Repair of critical-size bone defects using bone marrow stromal cells: a histomorphometric study in rabbit calvaria. Part I: Use of fresh bone marrow or bone marrow mononuclear fraction.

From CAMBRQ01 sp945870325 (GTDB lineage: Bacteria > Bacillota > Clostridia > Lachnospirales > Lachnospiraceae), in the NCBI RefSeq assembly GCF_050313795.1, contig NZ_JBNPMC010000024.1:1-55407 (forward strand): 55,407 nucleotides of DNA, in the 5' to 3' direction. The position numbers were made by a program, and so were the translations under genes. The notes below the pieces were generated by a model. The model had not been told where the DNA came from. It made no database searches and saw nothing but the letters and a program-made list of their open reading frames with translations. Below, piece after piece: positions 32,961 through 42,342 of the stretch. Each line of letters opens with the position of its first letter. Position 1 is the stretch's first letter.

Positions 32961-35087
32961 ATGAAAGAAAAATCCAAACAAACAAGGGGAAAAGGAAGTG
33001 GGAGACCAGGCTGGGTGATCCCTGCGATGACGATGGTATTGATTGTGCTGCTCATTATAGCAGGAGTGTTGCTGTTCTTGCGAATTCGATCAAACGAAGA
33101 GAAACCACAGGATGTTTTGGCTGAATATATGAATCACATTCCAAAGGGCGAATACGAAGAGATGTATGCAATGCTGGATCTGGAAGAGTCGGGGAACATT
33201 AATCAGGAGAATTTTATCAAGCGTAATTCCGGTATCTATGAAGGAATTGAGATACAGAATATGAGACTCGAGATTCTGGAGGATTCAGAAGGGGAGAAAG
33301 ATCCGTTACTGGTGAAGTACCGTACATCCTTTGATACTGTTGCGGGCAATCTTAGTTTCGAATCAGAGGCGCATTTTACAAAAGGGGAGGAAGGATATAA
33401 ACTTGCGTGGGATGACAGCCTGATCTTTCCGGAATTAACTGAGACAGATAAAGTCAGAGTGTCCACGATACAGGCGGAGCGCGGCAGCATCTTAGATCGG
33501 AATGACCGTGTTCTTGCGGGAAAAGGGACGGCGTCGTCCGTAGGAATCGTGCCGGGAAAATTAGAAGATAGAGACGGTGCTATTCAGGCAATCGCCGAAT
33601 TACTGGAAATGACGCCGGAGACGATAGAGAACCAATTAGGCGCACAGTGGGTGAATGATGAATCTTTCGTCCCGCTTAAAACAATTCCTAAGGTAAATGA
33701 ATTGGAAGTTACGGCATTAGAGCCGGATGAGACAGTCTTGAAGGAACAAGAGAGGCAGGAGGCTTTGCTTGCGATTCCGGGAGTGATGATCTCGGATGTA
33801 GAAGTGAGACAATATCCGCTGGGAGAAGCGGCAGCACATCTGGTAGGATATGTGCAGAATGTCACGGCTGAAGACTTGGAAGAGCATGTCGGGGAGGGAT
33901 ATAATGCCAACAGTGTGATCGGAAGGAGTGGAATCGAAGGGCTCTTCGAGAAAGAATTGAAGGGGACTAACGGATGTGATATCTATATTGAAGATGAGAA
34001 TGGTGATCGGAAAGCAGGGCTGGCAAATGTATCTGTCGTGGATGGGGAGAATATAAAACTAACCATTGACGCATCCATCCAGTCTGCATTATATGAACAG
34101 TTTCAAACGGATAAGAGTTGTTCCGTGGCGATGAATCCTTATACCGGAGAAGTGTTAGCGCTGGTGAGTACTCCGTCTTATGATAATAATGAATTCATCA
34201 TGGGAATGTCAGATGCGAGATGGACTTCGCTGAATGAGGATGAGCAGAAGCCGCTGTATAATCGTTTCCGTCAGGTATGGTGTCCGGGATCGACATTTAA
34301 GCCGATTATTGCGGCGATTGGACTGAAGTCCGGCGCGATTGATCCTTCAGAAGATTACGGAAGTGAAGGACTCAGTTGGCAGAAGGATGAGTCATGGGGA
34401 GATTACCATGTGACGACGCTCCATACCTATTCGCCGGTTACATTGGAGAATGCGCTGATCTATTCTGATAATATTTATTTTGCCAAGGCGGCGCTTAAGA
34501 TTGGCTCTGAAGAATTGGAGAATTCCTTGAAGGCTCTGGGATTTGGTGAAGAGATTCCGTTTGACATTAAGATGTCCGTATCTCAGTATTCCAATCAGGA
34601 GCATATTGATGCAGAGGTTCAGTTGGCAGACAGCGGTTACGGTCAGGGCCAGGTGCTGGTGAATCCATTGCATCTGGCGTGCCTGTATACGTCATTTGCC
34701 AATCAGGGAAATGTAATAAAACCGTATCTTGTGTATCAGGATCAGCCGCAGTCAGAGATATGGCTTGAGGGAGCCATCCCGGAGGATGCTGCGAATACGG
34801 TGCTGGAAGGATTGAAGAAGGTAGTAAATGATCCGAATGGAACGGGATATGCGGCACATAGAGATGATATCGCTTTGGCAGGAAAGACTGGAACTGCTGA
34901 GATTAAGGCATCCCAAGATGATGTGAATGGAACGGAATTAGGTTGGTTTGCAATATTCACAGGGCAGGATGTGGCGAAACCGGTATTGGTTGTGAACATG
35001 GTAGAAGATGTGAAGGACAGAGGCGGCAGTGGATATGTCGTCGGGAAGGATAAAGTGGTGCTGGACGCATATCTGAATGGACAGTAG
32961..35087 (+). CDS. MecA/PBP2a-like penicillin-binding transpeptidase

OBJECTIVES: The aim of this study was to compare the bone healing observed after the use of (1) a scaffold enriched with fresh bone marrow, (2) a scaffold enriched with bone marrow mononuclear fraction, and (3) a scaffold alone. MATERIAL AND METHODS: Twenty one rabbits were randomly divided into three groups of six animals and 1 group of 3 animals. Bilateral 12-mm diameter defects were created in the animals parietal bones. In Control Group, the defects were filled with a xenograft alone (n = 6); in Group 1, with a xenograft enriched with fresh bone marrow (n = 6); in Group 2, with a xenograft enriched with bone marrow mononuclear fraction (n = 6) and in Unfilled Group, nothing was grafted (n = 3). In Groups 1, 2, and Control, one of the calvarial defects was randomly covered with a barrier membrane. The rabbits were sacrificed 8 weeks after surgery, and their parietal bones were harvested and analyzed histomorphometrically. RESULTS: The histomorphometric analysis showed no difference between Group 1 and the Control Group regarding non-vital mineralized tissue area, but Group 2 showed a statistically significant higher percentage than the Control Group (P < 0.05) for both situations, with membrane (21.24 ± 3.78% and 13.52 ± 3.00%, respectively) and without membrane (20.91 ± 2.01% and 13.08 ± 1.72%, respectively). Group 2 showed the highest percentage of vital mineralized tissue area, followed by Group 1 and the Control Group (P < 0.05) for both situations, with membrane (28.17 ± 3.19%; 21.14 ± 7.38% and 13.06 ± 5.24%, respectively) and without membrane (21.13 ± 0.55%; 12.45 ± 6.34% and 6.56 ± 1.20%, respectively). Group 2 showed the lowest percentage of non-mineralized tissue area, followed by Group 1 and Control Group (P < 0.05) for both situations, with membrane (50.59 ± 6.64%; 58.75 ± 7.14% and 73.41 ± 6.87%, respectively) and without membrane (57.97 ± 1.91%; 71.74 ± 6.63% and 80.37 ± 2.67%, respectively). The sides in which the defects were covered with the barrier membrane showed better bone healing compared with the uncovered sides, in all groups (intragroup comparison, P < 0.05). The Unfilled Group specimens showed no bone formation. CONCLUSIONS: Both methods using bone marrow stromal cells contributed to enhancing bone healing, especially that using the bone marrow mononuclear fraction. The use of a barrier membrane seemed to have a synergistic effect.